The image of a tech company shoving anti-eviction advocates out the door sounds as unsubtle as the inflatable skeleton stationed outside the building in protest. (The oversize grim reaper was a part of a semi-regular demonstration against WeWork’s use of non-union carpenters.) But that’s how stark inequality is in Mid-Market, a rapidly gentrifying neighborhood in downtown San Francisco. In 2012, the city instituted so-called “Twitter tax breaks,” offering payroll tax exemption to attract tech companies to the run-down area. (Six months ago, BuzzFeed San Francisco moved into an office two doors down from 995 Market St. Before that the bureau worked out of another WeWork location just around the corner.)
During his chair-top speech, Preston called getting booted out of one’s office “a different kind of displacement" from losing one's home, but pointed to one parallel. “The part of eviction that never seems to get recognized is the incredible toll on people when they’re being evicted. It’s not just where you’ve got to move to, it’s the toll over the process of losing where you are.”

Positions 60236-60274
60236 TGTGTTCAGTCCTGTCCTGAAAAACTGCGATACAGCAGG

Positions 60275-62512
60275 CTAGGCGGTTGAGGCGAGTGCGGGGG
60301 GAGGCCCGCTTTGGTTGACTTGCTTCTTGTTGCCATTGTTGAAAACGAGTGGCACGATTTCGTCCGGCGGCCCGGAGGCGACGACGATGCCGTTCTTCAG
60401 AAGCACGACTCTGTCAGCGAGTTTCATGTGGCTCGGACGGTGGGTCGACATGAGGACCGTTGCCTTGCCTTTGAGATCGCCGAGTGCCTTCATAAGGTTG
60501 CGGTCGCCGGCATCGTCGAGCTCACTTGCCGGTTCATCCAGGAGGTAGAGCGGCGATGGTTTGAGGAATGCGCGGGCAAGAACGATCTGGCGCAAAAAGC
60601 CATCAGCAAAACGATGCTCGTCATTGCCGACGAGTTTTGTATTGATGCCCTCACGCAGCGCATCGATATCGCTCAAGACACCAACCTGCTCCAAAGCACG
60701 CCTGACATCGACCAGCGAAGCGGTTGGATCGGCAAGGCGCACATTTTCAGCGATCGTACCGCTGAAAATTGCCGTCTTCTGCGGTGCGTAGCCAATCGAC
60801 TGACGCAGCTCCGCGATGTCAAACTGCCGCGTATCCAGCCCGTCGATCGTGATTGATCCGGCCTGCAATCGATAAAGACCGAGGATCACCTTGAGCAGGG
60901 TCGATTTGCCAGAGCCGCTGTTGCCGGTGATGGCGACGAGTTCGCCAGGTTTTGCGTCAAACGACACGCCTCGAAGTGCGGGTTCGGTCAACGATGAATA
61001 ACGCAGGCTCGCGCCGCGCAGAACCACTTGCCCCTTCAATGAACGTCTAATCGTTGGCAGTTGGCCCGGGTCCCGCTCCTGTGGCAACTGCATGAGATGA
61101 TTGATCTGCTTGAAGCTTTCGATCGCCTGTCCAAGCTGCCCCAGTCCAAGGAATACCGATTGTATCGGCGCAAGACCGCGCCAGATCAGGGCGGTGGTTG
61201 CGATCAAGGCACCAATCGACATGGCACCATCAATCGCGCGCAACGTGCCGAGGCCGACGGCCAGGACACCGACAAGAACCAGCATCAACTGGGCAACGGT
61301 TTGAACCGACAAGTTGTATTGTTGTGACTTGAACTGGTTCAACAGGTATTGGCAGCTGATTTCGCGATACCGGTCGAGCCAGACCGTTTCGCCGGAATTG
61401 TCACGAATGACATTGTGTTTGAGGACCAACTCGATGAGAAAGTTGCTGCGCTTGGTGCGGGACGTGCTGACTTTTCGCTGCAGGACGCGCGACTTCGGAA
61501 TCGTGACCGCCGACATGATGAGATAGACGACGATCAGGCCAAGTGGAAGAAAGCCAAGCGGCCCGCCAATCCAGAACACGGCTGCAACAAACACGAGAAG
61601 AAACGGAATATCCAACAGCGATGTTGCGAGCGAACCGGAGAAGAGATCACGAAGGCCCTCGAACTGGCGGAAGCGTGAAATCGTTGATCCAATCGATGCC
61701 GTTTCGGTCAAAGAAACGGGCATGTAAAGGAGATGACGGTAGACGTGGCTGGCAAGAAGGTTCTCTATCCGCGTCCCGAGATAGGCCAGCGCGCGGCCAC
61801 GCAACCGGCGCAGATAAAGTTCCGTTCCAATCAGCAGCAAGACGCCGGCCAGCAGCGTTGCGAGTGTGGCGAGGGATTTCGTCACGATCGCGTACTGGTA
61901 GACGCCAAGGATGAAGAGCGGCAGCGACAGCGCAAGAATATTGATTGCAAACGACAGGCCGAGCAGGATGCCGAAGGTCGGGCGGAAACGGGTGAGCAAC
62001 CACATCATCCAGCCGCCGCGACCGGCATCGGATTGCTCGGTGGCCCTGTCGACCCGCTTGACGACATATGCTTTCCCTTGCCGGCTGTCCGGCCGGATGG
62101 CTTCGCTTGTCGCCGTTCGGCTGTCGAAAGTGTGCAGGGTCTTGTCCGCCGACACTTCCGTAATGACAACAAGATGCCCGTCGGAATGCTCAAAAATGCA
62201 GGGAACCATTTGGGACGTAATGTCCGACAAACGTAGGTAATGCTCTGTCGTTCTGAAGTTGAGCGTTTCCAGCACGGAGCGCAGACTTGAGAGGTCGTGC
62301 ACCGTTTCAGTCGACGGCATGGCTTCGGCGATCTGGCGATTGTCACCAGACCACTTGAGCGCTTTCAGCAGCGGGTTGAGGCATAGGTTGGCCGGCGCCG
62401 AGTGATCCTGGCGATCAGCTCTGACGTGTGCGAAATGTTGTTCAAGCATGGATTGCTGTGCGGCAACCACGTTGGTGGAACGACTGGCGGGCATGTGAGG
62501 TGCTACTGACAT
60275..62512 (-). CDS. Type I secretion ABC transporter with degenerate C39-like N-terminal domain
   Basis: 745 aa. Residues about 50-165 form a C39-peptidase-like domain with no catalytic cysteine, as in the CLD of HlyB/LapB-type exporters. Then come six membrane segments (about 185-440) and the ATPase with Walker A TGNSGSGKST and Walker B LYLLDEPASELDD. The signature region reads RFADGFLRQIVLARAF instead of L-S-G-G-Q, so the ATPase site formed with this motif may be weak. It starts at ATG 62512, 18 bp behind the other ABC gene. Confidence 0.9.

Preston then thanked the staff and interns of both organizations “who have really put up with hell in this building thanks to real estate speculators who buy a building, don’t give a damn about the community-serving organizations—”
His tirade was interrupted by a guest shouting, “Fuck ‘em!”
“Sue ‘em!” another guest yelled back, cracking up the scrum of people pressed up against the wall.